It’s easy to get caught up in the negatives of the past two years. We’re all set for the COVID-19 outbreak to be over and for life to return to normal (or something closely resembling it). We’re ready to stop worrying about how the virus is going to affect our lives. Some of us are even chomping at the bit to be back in the office, but we continue to battle the pandemic’s effects, whether it’s depression, health anxieties, or just the frustration caused by the seemingly never-ending battle with the disease. So, do we have anything to be happy about? My short answer is “yes, a lot.”
First, a Confession
I’m going to admit something now: My latest guilty pleasure is watching the TV show Ted Lasso. Some of the guilt comes from the fact I’m in the middle of viewing the two seasons (22 episodes) for the third time. Yes, I said third time. It’s that good.
If you haven’t seen the show, it’s about an American football coach who is hired to manage an English soccer or (as they call it over there) “football” club. It stars Jason Sudeikis and is on Apple TV.
The show captured my attention because the lead character, Ted Lasso, is an optimist. Sure, the series is funny, well-written, and really clever, but in the end, I can’t help but like Ted because he’s such an optimist. It’s a joy to watch him interact with his colleagues and players because he always tries to be a positive force in their lives.
5 Lessons to Learn From Ted Lasso
Believe in hope. For starters, Ted teaches us we should always have hope. In one episode, he declares, “I believe in hope.” He has his challenges for sure. He doesn’t always succeed, but he always has hope. He always believes things will turn out for the best. It’s said hope is not a strategy, but that doesn’t mean it can’t pay dividends.
Spread positivity. Ted is so positive, and his upbeat attitude causes those around him, even the biggest skeptics, to buy into his philosophy. It’s contagious, and it infiltrates every part of the organization.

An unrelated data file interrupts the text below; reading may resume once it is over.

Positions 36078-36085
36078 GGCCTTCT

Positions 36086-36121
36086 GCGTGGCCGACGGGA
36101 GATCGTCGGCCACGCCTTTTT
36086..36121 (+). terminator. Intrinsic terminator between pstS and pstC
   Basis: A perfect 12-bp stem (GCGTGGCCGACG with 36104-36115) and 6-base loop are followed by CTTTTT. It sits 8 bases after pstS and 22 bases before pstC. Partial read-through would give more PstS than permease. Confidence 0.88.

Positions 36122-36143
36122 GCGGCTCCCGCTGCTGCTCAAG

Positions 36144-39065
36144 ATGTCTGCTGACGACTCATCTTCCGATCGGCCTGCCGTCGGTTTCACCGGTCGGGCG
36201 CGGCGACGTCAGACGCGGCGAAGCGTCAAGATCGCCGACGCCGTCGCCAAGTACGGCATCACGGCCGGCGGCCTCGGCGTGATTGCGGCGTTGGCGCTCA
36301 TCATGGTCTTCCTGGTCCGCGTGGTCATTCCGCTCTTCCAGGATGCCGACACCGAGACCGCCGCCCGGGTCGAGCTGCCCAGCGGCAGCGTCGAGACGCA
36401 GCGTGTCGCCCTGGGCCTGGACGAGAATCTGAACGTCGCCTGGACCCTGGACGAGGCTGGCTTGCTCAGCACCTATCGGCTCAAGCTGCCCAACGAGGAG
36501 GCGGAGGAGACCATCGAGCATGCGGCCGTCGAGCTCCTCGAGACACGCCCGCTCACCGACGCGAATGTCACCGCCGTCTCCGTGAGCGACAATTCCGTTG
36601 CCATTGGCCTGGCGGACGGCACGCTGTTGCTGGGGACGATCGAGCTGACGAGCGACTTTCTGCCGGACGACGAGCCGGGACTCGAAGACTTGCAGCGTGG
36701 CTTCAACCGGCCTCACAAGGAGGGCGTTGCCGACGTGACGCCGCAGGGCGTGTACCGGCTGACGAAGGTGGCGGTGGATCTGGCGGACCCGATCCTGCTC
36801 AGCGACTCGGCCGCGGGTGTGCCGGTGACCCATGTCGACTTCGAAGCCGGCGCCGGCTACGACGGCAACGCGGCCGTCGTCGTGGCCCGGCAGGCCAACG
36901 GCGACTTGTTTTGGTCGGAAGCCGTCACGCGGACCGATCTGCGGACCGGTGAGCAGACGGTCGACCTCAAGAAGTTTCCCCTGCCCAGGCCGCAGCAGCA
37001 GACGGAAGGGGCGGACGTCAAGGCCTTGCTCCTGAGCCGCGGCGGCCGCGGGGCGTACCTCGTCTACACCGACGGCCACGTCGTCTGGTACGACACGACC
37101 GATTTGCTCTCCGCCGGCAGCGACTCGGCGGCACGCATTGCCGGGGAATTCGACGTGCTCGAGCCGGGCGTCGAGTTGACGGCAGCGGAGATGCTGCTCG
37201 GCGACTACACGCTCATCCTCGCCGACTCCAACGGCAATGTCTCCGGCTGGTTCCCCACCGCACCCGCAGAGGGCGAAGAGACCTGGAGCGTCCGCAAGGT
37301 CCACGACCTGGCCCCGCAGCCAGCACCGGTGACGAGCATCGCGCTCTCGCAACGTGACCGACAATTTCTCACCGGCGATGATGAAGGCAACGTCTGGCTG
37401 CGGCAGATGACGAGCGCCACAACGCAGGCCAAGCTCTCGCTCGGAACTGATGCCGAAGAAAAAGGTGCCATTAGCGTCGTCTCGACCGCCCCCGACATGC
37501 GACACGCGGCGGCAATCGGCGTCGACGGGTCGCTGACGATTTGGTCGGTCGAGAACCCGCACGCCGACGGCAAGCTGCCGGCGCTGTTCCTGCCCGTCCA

Care about others. Ted has tremendous love for his family but also cares about his players, coaches, and colleagues. He wants to really know them—their backgrounds, interests, and passions. He builds relationships and trust because he genuinely cares about others.
Embrace change.Having flown halfway around the world to coach a sport he knows nothing about, Ted certainly embraces change. His methods aren’t conventional. He’s willing to try new ideas. He does things that leave others shaking their heads, because he’s not confined to doing things the same way as others.
Put team first. Finally, Ted preaches team above self. It’s not what’s best for any individual—even the team’s stars—it’s what’s best for the group. Ted doesn’t allow his ego to get in the way. And he holds his players to the same standard. It’s amazing what can be accomplished when individuals put the team’s goals above their selfish interests.
I love Ted Lasso because he’s filled with optimism and so darned hopeful. In a world filled with bad news and negative stories, he provides an alternative. He demonstrates the impact you can make with a positive attitude and genuine care for others.
Pandemic Silver Lining: Rethinking Priorities
COVID-19 has taught us life is really precious. We began to focus on things we may have taken for granted and reexamine our priorities. Those are really good things we’ve learned from a really bad situation.
Rebecca Welton, the owner of Ted’s team, at one point says, “Every disadvantage has its advantage.” The pandemic certainly has its disadvantages, but it also has provided some advantages.
I’m not saying everything is going to be perfect. We’ll continue to have challenges and struggles. There will be difficult situations, sad moments, and bad news. But we’ll also enjoy some awesome experiences and witness triumphs and successes. And we all have the opportunity to make someone else’s life just a little bit better, be it with a kind word or a meaningful gesture. Those little positives add up in a big way.
My greatest lesson from the COVID-19 crisis is that I want to experience life with the people I love. That’s it. Not being able to be with family because of the health constraints or do the things that bring me joy has reminded me how important those things are. Therefore, I’ve decided to make a concerted effort not to miss out on doing them for as long as I’m able. It’s that simple. Without the pandemic, I’m not sure this seemingly simple thing would have been as apparent as it is now.
So, tear a page from Ted Lasso’s playbook and be a force for positive things. Let’s make the world a better place one person at time.
Dan Oswald is CEO and president of Simplify Compliance, which publishes this newsletter and many other educational materials and products for employers, HR managers, and other professionals. You can reach him at firstname.lastname@example.org.